Gov. Corbett should not open more public forestland to gas drilling

As Gov. Tom Corbett prepares the state budget, there is concern
that he may allow additional leasing of state forest land for
natural-gas drilling. Approximately 700,000 of the 2.2 million
acres of state forest land has already been leased.

Last week, more than 40 sportsmen’s groups representing
100,000-plus hunters, anglers and outdoor enthusiasts sent a letter
to Corbett asking that he not allow any more state forest land to
be leased for oil and gas development.

In a press release, Ken Undercoffer, president of the Pennsylvania
Council of Trout Unlimited, said if additional acreage is leased,
it could jeopardize not only the state forest system, but our
natural resources — as well as Pennsylvania’s strong hunting and
fishing heritage — all for a short term gain.

He’s right.

There are simply some places that simply shouldn’t be touched by
industry. We simply don’t need to open up every acre of public land
to gas drilling simply because there is money to be made.

Such a move not only puts state forests at risk, it also poses a
threat to an economy based on outdoor recreation.

“Hunting and fishing are big business in Pennsylvania each year,
more than $4.3 billion is generated from fishing, hunting and
wildlife-related recreation-much of which occurs in public forests.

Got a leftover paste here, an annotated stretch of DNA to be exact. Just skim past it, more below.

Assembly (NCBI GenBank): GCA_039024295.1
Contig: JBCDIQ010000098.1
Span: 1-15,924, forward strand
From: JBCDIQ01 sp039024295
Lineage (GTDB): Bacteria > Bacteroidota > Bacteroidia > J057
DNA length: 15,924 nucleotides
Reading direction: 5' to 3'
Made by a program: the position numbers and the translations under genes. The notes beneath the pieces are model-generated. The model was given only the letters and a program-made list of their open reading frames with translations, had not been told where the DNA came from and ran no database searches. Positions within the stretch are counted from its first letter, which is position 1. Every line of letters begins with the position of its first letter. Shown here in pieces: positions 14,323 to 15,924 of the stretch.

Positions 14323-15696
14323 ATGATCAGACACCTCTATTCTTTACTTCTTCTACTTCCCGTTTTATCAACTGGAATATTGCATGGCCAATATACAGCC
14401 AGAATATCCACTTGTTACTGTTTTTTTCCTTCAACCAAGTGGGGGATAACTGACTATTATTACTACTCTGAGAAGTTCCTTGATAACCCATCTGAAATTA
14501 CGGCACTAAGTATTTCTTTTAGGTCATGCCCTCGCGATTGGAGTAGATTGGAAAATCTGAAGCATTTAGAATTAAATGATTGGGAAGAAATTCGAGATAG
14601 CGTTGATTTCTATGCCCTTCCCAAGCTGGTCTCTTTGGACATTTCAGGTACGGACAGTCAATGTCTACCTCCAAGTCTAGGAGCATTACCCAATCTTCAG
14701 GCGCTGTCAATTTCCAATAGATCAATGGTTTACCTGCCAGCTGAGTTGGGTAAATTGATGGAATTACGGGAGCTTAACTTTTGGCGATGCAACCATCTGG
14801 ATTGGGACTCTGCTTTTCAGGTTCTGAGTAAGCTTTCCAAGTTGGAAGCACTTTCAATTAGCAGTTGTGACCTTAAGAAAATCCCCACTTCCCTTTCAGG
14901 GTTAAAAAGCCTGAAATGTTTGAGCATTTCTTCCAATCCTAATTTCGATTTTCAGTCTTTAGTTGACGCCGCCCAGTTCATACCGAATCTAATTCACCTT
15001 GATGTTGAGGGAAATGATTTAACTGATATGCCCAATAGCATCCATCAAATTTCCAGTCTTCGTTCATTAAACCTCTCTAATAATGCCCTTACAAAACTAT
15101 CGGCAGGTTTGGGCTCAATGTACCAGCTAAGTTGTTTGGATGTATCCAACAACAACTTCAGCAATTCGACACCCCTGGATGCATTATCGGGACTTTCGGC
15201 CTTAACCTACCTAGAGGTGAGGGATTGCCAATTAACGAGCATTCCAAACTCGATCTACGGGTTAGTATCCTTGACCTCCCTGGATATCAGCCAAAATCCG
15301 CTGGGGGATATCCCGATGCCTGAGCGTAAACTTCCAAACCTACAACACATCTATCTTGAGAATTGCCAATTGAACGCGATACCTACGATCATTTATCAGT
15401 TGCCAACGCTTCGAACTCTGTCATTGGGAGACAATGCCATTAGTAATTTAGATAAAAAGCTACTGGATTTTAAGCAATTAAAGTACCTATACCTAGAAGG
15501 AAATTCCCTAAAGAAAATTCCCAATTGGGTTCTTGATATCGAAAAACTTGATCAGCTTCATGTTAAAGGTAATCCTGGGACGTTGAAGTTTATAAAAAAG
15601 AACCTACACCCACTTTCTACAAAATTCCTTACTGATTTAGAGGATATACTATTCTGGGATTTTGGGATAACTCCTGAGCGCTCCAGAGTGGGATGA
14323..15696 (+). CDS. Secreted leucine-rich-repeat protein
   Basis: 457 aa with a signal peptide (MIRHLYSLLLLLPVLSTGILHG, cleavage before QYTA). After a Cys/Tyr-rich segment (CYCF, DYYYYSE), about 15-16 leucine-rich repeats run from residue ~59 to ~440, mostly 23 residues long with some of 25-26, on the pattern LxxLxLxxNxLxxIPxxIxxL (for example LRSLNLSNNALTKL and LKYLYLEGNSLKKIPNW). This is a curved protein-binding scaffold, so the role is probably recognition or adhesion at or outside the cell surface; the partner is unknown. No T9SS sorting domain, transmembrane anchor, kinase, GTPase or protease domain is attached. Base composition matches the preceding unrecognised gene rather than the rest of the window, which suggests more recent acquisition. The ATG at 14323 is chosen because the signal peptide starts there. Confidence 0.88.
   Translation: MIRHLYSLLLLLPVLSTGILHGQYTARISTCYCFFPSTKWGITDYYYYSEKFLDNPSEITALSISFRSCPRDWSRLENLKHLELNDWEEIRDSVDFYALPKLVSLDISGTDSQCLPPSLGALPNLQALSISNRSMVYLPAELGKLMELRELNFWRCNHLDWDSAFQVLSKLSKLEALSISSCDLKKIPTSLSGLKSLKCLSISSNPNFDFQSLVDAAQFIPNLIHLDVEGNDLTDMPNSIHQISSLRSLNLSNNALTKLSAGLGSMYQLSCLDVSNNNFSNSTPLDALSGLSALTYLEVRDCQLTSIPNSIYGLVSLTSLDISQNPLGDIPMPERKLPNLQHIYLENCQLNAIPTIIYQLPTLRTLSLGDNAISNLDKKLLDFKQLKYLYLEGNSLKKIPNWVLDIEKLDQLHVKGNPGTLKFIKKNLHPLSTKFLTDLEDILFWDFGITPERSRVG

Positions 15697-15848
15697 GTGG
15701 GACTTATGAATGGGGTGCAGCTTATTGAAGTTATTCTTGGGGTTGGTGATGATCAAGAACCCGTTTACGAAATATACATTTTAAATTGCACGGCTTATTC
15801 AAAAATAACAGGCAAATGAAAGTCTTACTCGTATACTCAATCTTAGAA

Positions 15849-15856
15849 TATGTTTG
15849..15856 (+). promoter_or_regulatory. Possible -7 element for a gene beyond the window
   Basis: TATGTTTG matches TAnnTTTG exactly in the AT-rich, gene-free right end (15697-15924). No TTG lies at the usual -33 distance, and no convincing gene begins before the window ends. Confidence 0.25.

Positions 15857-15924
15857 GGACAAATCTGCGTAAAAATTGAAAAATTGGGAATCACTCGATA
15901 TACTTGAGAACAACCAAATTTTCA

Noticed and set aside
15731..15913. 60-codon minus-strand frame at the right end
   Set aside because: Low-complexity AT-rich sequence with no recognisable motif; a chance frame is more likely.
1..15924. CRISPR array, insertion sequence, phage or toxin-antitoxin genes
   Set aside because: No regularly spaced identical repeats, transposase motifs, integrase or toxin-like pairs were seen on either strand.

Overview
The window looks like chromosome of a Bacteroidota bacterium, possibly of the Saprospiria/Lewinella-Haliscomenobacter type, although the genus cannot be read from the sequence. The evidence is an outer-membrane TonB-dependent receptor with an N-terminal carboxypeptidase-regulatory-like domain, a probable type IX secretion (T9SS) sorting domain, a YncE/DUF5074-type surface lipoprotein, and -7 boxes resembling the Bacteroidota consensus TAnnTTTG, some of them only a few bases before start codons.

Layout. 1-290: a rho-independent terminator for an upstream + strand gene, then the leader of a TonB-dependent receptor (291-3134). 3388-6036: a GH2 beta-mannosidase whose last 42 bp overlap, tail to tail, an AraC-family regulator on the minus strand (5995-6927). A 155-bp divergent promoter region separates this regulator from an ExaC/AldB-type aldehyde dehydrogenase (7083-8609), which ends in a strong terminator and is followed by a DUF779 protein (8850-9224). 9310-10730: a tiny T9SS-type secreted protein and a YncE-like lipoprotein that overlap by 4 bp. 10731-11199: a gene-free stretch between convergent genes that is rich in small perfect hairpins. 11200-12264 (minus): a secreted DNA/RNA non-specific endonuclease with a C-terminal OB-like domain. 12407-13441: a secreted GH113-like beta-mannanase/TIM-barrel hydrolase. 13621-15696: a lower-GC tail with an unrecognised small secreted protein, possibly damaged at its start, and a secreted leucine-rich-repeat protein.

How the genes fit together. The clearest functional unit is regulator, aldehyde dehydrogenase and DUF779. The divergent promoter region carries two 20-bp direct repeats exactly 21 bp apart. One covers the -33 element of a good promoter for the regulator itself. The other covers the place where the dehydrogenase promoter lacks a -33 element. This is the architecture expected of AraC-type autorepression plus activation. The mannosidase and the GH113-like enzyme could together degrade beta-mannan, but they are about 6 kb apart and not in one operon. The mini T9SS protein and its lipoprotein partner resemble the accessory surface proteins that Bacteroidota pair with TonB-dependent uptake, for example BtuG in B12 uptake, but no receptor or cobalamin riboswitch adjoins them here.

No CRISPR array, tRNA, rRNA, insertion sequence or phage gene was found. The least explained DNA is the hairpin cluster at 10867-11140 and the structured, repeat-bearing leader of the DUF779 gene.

State forests are hugely valuable to Pennsylvania. and we need to
do what we can to preserve them for the next generation,” said Don
Robertson, president of the Pennsylvania division of the Izaak
Walton League.

The Department of Conservation and Natural Resources, which manages
the state forest system, highlighted the risk in a 2010 study that
found leasing additional acreage would significantly impact the
character and egological integrity of state forests. That finding
led to former Gov. Ed Rendell placing a ban on additional leasing
of state forest land.

It’s a ban that should stick.

Industry and the environment rarely go hand-in-hand. It’s like
mixing water and oil, no pun intended.

Sure, there have been instances where gas drilling has been
conducted without major harm, that we know of, but there have been
plenty of nightmares as well.

The environmental record of the Marcellus Shale industry is
questionable at best, partly due to a lack of oversight from the
Department of Environmental Protection. Making the matter even more
disturbing is Corbett’s dismissal of the executive director of
DCNR’s Citizens Advisory Couuncil – a move that may further reduce
public oversight if gas drilling is expanded in state
forests.

There is enough land for the Marcellus Shale industry to lease
without having to encroach further into state forests.

Last August, Corbett took a kayak trip down the Susquehanna River,
paddling through the heart of gas drilling boom in Wyoming County.
At a press conference during the trip, Corbett remarked on the
natural beauty of the region.

Now, he has a chance to help protect it.

Corbett also spoke about the importance of Pennsylvania’s natural
resources to attracting tourism and boosting local economies.

That tourism will wane if the vast tracts of state forest land are
dotted with gas well pads.

Let’s hope that Corbett’s kayaking trip left a strong enough
impression so he doesn’t remove the drilling ban on state forest
land. If he does, then our state forests may resemble industrial
parks more than the wilderness areas they are supposed to be.

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Categories: Pennsylvania – Tom Venesky

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